A month after the vote at the interim elections of people’s deputies in constituencies No 87 (Ivano-Frankivsk Oblast) and No 50 (Donetsk Oblast), the CEC website posted only a part of final financial reports of candidates in constituency No 87; while the National Agency for Corruption Prevention had some of the reports from constituency No 50.

Although the electoral law requires to submit financial reports within 7 days after the vote, as of the end of April, the websites of the CEC and the NACP had the reports from 9 out of 15 candidates in constituency No 87, and from 14 out of 19 candidates in constituency No 50. 13 candidates for people’s deputies have already received the notifications for breaking the deadlines to submit final financial reports. As of April, 29, there have been no reports from such candidates as Oleksandr Hruzdev, Ishtvan Dobsha, Liudmyla Doroshenko, Anton Rovenskyi, Oleksandr Tambulatov, Ruslan Derevoriz, Maria Zholob, Yosyp Rezesh, Oleksandr Leonidovych Shevchenko (self-nominated), Oleksandr Petrovych Shevchenko, and Yuriy Yurchenko.

OPORA counted the costs for political ads on the social media of Facebook incurred by candidates in both constituencies. Unfortunately, we cannot currently assess the actual costs incurred by candidates on Internet as the web offers many opportunities for campaigning, such as contextual advertisements in search engines, ads on YouTube, on messengers, etc. Today, in the Ukrainian segment, it is only Facebook that offers access to open data on costs for political ads. For the purposes of this report, we only accounted for costs from the candidates’ personal pages. However, during the monitoring, OPORA found a set of Facebook pages of parties or third persons that shared political ads campaigning in favour of a certain candidate (see more in our materials on constituency No 87 and constituency No 50).

Below, we analyze whether the data on costs declared by candidates as spent for campaigning on social media are their actual costs for political ads on Facebook, to compare to the data openly accessible in a Political Ads Library.

All candidates in constituency No 87 who were actively campaigning on Facebook, according to OPORA’s monitoring, such as Oleksandr Shevchenko, Mykhaylo Noniak, Serhiy Syvachuk, Yuriy Holiney, Vasyl Virastiuk, Marusia Zvirobiy-Bilenka, and Ruslan Koshulynskyi, have already published their final financial reports.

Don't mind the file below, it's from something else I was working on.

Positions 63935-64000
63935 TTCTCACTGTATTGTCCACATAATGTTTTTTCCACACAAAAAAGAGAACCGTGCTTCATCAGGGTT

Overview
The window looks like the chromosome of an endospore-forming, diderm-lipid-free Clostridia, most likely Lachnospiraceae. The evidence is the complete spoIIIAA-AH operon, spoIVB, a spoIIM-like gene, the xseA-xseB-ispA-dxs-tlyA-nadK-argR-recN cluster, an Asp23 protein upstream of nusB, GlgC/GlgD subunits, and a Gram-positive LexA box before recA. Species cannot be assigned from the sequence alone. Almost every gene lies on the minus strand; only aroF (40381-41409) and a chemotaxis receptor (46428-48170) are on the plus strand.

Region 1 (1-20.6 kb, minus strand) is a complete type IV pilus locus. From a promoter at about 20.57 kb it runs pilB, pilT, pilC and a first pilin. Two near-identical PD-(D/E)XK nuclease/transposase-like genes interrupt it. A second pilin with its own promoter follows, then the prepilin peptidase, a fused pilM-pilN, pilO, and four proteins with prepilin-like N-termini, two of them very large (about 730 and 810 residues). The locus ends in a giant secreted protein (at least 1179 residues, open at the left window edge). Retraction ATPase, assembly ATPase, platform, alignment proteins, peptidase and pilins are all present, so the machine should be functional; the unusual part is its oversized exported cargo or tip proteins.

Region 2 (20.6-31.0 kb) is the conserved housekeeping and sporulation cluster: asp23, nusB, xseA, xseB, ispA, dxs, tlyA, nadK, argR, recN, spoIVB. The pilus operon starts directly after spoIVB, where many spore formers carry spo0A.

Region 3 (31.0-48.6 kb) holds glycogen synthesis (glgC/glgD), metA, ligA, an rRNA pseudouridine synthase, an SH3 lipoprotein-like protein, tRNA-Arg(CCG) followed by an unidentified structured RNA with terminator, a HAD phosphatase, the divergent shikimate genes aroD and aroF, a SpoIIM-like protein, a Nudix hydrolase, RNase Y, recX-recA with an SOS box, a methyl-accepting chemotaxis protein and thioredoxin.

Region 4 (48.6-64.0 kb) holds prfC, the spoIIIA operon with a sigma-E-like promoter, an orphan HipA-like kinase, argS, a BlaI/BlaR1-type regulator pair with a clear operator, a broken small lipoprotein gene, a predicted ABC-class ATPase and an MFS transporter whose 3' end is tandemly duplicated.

Major discrepancies between the reported and actual costs have been found with a candidate from the “For the Future” party, Oleksandr Shevchenko. The candidate reported spending UAH 100,000 for campaigning on the Internet. According to the report by Shevchenko, he paid the amount to an individual entrepreneur Vasylyk I.Ya. “for advertising services on the Internet,” under the contract concluded on February, 12, 2021. The report fails to specify the detailed budget entries. However, even with account for the fact that Facebook only offers the data on the range of costs for political ads, Shevchenko’s provisional costs for political ads on Facebook (about UAH 588,000) are almost six times higher than the officially declared amount. According to OPORA’s estimates, during the monitoring of campaigning activities, Oleksandr Shevchenko is a top spender for political ads on social media. For example, even if we take the minimal cost of the 33 most expensive posts by the candidate he posted on Facebook, their total worth exceeded USD 6,400 (ab. UAH 178,000). It is almost double-fold than the numbers in the final reports.

Certain discrepancies have been found also between the reports and the actual costs for political ads on Facebook incurred by a candidate from the All-Ukrainian Association “Platform of Communities,” Yuriy Holiney. The candidate’s final financial report stated the spending of almost UAH 14,000 but according to OPORA’s estimates, Holiney’s spending for Facebook ads reached UAH 50,000.